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Around hundred billion new garments are being made each year to meet the demands of global consumers. And hardly worn clothes are piling up in the landfill.
However, some are being donated to charitable second-hand shops to supply essential services for the most disadvantaged in the society.
In her early sixties, Vietnam-born Hanh first entered the world of second-hand shopping when she arrived in Australia over thirty years ago.
Hanh volunteers two days a week at Vinnies in Brisbane’s West End.
“When we first came here, we all poor, so certain budget. You have to find a way to get through so I’ve started learning and then friends say, ‘why don’t you visit op shop or second-hand shop? You might find things you know it’s good too.’”
Decades on, her situation has vastly improved but Hanh is still a strong supporter of sustainable shopping.
She says it’s about reusing and recycling goods rather than seeing them go to waste.
“The fashion I found, it will be repeated like a lot of clothes I bought 30 years ago and now the fashion come back. The thing is I can reuse it and I still become fashion now. Just one thing that you have to keep your body shape still the same!”
These days, shopping is more like treasure hunting for Hanh.
“I am looking for beauty and the history. Just a plate for you to display made in England in early 19th century and if you go into antique shop, the price up will go up to $100 but in the op shop, you might find it for $20, $25. A lot of gem and treasure but you have to keep looking and digging. To me, I believe that if it belong to you, it will wait for you.”
Australia’s 2500 op shops divert nearly 600,000 tonnes of unwanted household items from the dump.
Omer Soker, CEO of the National Association of Charitable Recycling Organisations, says those recycled goods help charities generate around $500 million dollars per year.
“The proceeds of that go to help the most disadvantaged and marginalised communities in Australia. Homelessness, food and shelter, crisis counselling, mental health and every gamet of illness and disability. So it’s a very important thing to do for our society."
68-year-old former public servant Robert Jones is a volunteer for Vinnies in Brisbane’s Nundah.
“I’ve only bought books here and we get good clothing here. For example, if I am still working, I’d probably get business shirts here.”
Eniko Ekkert has visited many op shops overseas and in Australia.
She also helps out at Vinnies Nundah alongside Jones.
Ekkert notices that people who buy used goods come from all walks of life.
“We do have people who do come here because they absolutely need the things they can’t afford properly and people come in who just love shopping in op shops as a hobby.”
The fashion industry is one of world’s biggest polluters - producing more emissions than international flights and maritime shipping combined according to the Nature Climate Change Journal.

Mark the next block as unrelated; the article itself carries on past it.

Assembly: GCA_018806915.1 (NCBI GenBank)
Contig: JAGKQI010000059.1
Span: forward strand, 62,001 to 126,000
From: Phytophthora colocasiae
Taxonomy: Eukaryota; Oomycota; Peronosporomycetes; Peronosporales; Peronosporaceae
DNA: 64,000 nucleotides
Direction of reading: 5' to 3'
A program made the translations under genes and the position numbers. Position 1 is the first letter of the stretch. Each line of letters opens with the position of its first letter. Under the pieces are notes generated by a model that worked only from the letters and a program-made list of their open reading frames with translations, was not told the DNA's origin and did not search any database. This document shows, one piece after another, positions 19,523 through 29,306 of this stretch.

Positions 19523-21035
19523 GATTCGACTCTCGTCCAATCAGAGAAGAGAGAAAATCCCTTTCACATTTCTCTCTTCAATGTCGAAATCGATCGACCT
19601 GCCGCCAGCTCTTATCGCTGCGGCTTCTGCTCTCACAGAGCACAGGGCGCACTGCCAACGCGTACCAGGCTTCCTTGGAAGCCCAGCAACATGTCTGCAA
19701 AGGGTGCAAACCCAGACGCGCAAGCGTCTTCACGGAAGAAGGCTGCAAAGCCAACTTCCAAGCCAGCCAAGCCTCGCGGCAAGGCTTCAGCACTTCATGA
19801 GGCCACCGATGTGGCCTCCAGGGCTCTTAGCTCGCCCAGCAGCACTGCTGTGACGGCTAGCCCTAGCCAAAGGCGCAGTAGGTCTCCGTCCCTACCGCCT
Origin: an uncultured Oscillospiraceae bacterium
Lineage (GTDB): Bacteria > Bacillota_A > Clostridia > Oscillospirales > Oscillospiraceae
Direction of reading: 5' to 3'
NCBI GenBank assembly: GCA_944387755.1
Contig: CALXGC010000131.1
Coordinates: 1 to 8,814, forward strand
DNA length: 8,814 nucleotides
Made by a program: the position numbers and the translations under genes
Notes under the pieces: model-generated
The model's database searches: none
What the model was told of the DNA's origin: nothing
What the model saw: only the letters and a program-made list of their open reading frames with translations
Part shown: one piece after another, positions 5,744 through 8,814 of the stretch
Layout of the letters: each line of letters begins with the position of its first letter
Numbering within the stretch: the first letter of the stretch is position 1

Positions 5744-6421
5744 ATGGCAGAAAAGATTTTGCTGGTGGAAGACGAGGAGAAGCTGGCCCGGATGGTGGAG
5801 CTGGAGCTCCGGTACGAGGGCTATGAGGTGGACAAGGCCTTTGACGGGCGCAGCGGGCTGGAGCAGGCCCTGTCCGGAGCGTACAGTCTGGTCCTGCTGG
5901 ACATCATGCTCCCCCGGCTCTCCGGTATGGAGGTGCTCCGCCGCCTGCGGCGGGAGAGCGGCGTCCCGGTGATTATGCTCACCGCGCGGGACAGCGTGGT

Australians purchase around 27 kilograms of textiles per year - 23 kilograms of those end up in landfill.
Ryan Collins from environmental advocacy organisation Planet Ark explains why fast fashion is detrimental to the environment.
“What we’re throwing into the landfill is the energy, the resources, and the water that goes into making these products that has quite a high environmental and social impact. The fashion industry currently produces about 100 billion new items of clothing every year and three out of five of those items currently end up in landfill within 12 months.”
Considering how conventional low-cost fast fashion is made, Collins says it makes sense for consumers to reuse clothing to reduce waste.
“The thing with a lot of fast fashion and a lot of clothing that we buy these days is made from synthetic fibres which are basically plastic so your polyesters and nylons. These not only have the potential to release microfibres from washing these clothes and then it ends up in our water stream, ends up in the ocean and consumed by the marine life and then potentially us.”
Relocation company Movingasurveyed 18,000 households in 20 countries to identify how much of our fashion purchases are actually used.
The study revealed that at least half of the clothes in our wardrobe are never worn.
To fight the wastage, Omer Soker advocates a slower shopping experience at second-hand stores.
“Have a look around because there is not only an environmental and a social benefit, there is also personal benefit because it’s not quite as easy. It’s not organised by your size and there’s not 10 of them in a certain colour. You have to slow down and I think that being present in the moment actually is one of the joyous things of being in an op shop because you have to slow down and have a look at what’s there instead of the typical rush rush retail therapy type thing.”